Brownrigg says that the psychological impact on the cheated can be vastly different for various people. She says that “their self-esteem may take a complete knock,” or they may feel worthless, used, depressed, swear-off being faithful, or become angry and “disillusioned by the opposite sex and thereby change how they may engage with them.” The cheater may also experience many negative emotions such as “great regret and self-loathing” or fear that they may cheat again in a new relationship. Brownrigg says that “their sense of confidence and self-esteem could also be […] [detrimentally] impacted”, or they could never be monogamous again as cheating can become a “new way of operating.” She continues by saying that the “third option is that both [individuals] may have a period of grieving […] then continue with their lives with no residual impact.” Brownrigg says that if you suspect you are being cheated on, the best thing to do is to “talk to them. Ask them. Try and find out what is going on” as the longer the cheating continues the more destructive it can be to the relationship. She adds that you can also “go for counselling” and “be open and grow together rather than apart.” Brownrigg says that a relationship can be salvaged after a partner cheats, but “it will take a lot of hard work from both parties. Both parties need to understand why the relationship was vulnerable to cheating and trust will have to be rebuilt.”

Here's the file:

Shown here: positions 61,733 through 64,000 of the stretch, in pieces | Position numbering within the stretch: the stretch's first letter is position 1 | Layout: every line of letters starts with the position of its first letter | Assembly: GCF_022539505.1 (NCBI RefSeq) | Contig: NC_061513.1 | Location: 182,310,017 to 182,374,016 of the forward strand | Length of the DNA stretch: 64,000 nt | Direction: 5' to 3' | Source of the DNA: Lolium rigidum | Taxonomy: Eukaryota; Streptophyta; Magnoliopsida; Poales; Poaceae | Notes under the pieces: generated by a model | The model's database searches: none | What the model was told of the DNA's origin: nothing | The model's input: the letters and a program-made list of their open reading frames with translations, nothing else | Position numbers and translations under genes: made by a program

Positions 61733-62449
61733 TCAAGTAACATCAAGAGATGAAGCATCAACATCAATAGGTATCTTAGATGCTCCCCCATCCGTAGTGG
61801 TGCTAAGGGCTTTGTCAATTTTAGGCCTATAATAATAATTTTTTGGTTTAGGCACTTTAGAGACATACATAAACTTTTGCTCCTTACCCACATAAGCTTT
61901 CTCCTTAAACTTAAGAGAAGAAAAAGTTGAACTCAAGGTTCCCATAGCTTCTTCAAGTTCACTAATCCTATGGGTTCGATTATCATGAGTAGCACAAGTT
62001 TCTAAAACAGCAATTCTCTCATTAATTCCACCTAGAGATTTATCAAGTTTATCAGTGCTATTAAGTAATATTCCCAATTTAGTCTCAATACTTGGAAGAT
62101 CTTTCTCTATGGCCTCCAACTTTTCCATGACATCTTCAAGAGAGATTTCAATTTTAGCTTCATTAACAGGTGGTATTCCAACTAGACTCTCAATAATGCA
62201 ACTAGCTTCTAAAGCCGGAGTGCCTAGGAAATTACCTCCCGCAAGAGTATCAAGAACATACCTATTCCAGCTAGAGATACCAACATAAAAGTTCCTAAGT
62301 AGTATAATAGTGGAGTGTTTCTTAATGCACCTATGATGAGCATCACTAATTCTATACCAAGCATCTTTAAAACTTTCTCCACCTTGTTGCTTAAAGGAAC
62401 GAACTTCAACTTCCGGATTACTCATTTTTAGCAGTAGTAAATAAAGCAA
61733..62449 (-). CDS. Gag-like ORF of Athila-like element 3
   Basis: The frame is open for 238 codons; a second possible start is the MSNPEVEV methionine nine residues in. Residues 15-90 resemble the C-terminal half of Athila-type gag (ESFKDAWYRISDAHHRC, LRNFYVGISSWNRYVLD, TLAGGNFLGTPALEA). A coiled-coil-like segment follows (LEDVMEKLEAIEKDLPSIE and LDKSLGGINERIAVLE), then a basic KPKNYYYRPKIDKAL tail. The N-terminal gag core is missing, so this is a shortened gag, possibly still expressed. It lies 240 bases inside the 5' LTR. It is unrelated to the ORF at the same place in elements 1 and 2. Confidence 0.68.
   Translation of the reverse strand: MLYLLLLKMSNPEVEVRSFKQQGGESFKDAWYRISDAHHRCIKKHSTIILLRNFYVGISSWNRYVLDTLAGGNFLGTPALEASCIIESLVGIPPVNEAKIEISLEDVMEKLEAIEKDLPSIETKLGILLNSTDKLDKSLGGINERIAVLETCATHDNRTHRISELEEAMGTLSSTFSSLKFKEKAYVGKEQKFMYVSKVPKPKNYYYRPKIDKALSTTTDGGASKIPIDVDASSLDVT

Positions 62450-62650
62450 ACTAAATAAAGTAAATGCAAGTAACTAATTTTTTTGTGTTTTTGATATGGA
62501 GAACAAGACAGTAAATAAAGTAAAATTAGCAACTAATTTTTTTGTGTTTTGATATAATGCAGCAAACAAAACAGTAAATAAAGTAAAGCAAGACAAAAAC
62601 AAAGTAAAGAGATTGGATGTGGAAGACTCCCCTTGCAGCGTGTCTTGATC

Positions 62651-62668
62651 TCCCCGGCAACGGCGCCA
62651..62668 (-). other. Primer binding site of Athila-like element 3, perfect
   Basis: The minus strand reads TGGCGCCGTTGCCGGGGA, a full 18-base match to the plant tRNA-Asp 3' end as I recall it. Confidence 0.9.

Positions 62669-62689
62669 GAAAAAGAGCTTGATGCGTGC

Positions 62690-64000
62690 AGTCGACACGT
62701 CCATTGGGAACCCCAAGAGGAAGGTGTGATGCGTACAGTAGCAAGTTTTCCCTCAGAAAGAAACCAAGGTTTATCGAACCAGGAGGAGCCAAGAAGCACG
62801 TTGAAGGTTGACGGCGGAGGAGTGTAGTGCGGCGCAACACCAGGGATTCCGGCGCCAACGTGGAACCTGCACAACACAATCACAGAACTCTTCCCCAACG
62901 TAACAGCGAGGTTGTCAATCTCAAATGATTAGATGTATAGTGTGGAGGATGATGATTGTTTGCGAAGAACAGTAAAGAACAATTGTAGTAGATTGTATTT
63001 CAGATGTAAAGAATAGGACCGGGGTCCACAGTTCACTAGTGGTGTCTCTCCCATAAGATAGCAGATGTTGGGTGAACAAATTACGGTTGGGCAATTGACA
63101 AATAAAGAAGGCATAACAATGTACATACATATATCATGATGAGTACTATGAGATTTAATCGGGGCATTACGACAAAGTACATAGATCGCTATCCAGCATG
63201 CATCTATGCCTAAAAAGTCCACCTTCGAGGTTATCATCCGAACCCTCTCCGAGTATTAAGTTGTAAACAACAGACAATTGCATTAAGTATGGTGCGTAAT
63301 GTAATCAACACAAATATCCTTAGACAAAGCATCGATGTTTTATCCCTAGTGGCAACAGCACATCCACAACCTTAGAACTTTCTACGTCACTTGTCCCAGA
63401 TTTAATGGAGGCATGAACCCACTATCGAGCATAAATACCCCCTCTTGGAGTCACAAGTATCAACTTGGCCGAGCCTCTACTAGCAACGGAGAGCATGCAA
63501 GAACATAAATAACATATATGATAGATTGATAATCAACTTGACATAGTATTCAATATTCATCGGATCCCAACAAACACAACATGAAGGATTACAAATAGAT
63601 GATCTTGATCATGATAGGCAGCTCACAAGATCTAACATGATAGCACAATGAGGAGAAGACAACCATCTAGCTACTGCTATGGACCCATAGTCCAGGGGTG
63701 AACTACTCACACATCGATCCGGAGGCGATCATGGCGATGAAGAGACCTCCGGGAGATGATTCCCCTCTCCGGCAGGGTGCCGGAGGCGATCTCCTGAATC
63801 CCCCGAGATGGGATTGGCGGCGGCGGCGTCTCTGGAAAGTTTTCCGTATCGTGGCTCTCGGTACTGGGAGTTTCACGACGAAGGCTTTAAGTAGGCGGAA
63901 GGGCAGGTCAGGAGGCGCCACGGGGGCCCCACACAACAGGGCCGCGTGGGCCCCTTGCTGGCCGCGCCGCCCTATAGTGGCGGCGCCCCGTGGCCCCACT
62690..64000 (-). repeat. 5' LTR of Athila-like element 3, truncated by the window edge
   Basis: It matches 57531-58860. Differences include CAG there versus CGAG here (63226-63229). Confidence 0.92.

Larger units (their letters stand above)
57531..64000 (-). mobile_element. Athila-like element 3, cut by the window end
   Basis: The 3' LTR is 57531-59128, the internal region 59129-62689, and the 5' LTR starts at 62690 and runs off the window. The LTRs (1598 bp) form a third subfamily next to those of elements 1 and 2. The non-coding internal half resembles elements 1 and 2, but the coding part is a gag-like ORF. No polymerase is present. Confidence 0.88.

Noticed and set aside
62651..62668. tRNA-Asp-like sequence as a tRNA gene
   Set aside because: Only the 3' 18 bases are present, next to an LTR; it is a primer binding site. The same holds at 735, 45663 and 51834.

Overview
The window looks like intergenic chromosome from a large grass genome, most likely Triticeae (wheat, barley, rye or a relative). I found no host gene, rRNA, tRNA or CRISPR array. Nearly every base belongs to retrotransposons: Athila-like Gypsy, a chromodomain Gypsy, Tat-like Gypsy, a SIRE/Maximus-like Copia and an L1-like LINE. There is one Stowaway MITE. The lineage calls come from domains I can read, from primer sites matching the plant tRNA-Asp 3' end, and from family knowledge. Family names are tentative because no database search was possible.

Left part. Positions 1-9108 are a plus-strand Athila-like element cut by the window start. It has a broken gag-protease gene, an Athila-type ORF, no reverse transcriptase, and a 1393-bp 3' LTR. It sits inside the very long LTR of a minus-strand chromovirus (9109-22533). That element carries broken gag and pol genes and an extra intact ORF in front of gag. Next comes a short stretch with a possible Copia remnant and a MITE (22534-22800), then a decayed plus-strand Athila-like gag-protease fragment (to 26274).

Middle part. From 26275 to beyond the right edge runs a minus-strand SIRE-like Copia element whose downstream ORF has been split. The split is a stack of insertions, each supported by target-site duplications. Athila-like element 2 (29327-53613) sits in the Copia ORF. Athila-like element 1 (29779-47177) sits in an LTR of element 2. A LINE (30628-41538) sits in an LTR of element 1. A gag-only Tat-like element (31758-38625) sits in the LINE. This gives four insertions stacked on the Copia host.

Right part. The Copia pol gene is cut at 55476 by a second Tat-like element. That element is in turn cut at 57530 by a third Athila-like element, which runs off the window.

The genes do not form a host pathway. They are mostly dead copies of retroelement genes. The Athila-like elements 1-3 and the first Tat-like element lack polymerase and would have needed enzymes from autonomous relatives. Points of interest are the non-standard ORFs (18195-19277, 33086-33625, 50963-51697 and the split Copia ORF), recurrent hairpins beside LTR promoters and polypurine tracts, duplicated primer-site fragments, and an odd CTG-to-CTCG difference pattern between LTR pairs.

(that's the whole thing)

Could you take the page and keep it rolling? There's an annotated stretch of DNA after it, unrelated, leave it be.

Image: Kaylyn O’Brein